posted by rabbitrabbit at 11:44 AM on February 15, 2012

Just wanted to chime in, that we were having the same problem when our triplets were 6 months old as well...they were used to eating a bottle at 4am, and since if one woke up, we'd wake the other two up as well, it became a habit more than a necessity. The fear of having to get up three times instead of just once was so great that I was making the problem worse.

So I finally had to be brave and not wake the other two for that 4am bottle, and you know what? They slept right through! And the next night, it would be a different baby that would wake up. So I knew they were all capable of sleeping 12 hours, but they just had gotten into the habit of that bottle.

And that's when we did CIO. I have a feeling your twins don't need that bottle any more than mine did (and mine were nowhere near 99th percentile for size.) So CIO worked very well for us, if only to break that middle of the night bottle habit.

Good luck! I certainly know of multiples at the age of mine (4) and older who still don't STTN, so I have absolutely no regrets.
posted by pyjammy at 11:52 AM on February 15, 2012

Response by poster: I guess we hadn't considered putting them back in the crib after giving them the bottle. I just pulled the cribs further apart, so now they're maybe 7-8 feet away from each other, and I'll talk to my wife about that. I guess we're just both convinced that we can't let them cry it out though, not just because they'll wake each other, but because they both will keep crying until they're sick. I mean, the girl is a little better, but the boy has no problem crying harder and harder until he's purple and wheezing and coughing, even when we know for a fact that there's nothing wrong with him except that he wants to be rocked to sleep. And, you know, when the baby is all purple and coughing we just feel like at that point we have to put a stop to it.

Also, when I said they're both ginormous for their age, I didn't mean that they really need the bottle at night so much as that they're genuinely hungry all the time, and so we tend to feel like we should give them a bottle if they want it. As far as I can tell they're both basically always having a growth spurt.

Anyway thank you again for all the answers, I will be thinking about what everyone said.
posted by creasy boy at 3:36 AM on February 16, 2012

Our identical twin boys will be three in April. It's nice to hear that some folks here have been able to do sleep training and had it work for them, but we weren't able to do it. If it's the case for you that you can't I'm here to tell you first that the lack of sleep isn't actually going to kill you (really), and second the various and sundry things we've done in case any of it helps...

Unlike your twins, our boys were (are) tiny. They were six weeks early and spent the first three or so in the NICU. The doctors had various problems with them (not eating enough, not staying warm enough, super fussy) until they put them in the same bassinet; once they did that they immediately improved and went home ahead of schedule.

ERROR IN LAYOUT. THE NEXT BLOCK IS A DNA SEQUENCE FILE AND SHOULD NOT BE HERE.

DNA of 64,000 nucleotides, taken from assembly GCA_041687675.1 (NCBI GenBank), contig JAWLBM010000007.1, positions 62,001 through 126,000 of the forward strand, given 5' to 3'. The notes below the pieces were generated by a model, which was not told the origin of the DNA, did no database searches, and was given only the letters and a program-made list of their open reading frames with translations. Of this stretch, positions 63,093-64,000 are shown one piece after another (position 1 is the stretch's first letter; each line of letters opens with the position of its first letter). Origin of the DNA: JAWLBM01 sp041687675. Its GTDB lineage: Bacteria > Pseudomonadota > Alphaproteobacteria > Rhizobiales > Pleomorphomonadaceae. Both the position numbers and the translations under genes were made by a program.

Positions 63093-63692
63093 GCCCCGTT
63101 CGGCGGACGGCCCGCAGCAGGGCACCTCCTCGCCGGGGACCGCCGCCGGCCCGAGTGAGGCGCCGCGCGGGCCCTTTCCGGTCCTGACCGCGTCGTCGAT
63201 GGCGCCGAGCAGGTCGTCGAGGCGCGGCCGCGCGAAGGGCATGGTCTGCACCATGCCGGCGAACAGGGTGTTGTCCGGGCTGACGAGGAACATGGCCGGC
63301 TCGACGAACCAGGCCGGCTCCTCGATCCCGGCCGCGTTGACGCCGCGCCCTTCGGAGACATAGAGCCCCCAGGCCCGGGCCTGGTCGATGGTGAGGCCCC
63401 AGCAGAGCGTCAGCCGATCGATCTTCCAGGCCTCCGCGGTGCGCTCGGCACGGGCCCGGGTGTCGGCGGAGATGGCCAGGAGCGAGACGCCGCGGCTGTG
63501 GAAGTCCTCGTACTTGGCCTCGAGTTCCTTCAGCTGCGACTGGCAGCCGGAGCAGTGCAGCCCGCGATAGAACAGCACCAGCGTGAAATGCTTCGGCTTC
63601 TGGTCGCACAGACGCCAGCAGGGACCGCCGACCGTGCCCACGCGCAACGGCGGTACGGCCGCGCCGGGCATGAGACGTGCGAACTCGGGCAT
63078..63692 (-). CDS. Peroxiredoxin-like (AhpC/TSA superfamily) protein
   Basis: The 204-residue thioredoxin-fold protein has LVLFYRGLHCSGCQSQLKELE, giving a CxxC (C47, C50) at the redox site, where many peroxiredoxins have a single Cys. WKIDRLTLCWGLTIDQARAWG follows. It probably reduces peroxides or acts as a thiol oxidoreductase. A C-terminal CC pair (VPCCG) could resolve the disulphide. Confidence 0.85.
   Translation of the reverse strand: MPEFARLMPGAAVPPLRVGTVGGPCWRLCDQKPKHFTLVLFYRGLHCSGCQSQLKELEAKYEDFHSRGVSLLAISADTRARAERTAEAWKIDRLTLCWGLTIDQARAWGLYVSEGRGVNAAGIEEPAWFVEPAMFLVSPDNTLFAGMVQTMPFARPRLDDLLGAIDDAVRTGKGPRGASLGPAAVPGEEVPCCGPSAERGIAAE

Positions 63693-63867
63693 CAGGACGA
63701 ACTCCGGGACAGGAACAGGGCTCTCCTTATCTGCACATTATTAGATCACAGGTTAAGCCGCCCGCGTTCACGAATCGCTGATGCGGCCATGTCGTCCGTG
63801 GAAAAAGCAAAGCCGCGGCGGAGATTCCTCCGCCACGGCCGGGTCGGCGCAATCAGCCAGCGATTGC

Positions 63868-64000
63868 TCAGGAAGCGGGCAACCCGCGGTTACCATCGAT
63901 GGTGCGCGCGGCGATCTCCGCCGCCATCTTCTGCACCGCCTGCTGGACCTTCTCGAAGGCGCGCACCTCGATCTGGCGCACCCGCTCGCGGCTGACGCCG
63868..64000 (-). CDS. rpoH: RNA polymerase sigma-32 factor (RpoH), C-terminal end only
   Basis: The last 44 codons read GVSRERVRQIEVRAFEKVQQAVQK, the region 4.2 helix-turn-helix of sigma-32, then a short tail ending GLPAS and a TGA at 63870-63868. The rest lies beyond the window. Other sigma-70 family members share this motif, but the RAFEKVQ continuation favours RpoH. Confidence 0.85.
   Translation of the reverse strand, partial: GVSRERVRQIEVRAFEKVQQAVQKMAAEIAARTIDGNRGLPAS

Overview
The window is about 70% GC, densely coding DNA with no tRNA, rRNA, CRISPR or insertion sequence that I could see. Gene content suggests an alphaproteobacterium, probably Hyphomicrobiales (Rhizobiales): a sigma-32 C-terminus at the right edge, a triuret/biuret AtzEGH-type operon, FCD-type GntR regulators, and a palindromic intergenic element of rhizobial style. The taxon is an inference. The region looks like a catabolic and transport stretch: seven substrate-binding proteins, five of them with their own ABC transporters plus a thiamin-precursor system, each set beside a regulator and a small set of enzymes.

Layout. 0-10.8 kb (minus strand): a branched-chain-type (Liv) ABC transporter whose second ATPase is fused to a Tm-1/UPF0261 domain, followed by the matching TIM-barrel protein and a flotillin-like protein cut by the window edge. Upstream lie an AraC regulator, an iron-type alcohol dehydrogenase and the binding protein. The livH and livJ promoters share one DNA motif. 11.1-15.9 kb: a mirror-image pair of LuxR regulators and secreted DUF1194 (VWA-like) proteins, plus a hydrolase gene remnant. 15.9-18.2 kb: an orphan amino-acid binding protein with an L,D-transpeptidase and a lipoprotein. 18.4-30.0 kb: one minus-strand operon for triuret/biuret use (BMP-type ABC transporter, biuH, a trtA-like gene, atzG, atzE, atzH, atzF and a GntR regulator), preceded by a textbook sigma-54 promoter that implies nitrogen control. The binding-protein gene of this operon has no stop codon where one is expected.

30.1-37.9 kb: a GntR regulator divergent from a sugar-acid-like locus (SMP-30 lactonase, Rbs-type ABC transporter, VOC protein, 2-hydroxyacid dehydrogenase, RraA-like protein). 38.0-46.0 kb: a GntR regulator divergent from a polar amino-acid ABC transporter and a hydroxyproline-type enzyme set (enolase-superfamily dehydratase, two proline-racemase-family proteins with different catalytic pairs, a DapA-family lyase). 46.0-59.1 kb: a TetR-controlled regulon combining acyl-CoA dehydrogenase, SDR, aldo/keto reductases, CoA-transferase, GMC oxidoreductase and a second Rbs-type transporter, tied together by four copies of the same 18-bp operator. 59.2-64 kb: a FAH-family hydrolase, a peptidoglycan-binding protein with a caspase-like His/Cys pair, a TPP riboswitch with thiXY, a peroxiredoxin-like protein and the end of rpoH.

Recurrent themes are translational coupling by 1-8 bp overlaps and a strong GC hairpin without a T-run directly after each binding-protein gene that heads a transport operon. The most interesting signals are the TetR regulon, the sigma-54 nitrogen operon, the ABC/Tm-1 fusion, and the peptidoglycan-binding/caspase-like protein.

So, they've always been super attached to one another, and are essentially inconsolable if we try to put them to sleep separately. We thought maybe it was just us, so we intentionally left that bit out for when they went to daycare at 2.5. Turns out that's the case always. If they can't see (and sometimes touch) each other they simply will not sleep. It sounds like this isn't the case for you, so it may make sense to try separating them, but even then you're going to be running back and forth to two rooms.

For us it worked really nicely to have them in our room until they outgrew the space because not having to get up makes life a whole lot better. It's one thing to wake up when they first stir, gently pat a back, and then fall back asleep. It's another entirely to get up and wander around while they're fussy, constantly worrying that they're going to wake up the other one. So, until they were about 1.5 they slept in a single crib with three sides that we attached directly to our bed. When they outgrew that we bought them a queen mattress that we set on the floor in their room. Along the way we tried, unsuccessfully, to put them in separate cribs, in separate rooms, on separate toddler beds, and variations on those themes.

These days they sleep ok, but definitely not through the night most nights. For a month we tried to go into their room, get them settled, and then go back to bed. You know what sucks? That. So now when they fuss my wife will wander into their room, pat their back, and if she falls asleep in there... oh well. It's a nice big bed and everyone gets enough sleep. When she's sick or one of them is I'll wander in there and do the same. Do I want them to be doing it when they're five? Nope. Do I think they will? Nope. We've seen a slow and steady improvement of their sleep ever since we stopped worrying about it, and us not worrying about getting up and going back to our room has led to better sleep for us.

Good luck, and congratulations, no matter what you end up doing!
posted by togdon at 1:13 PM on February 21, 2012 [1 favorite]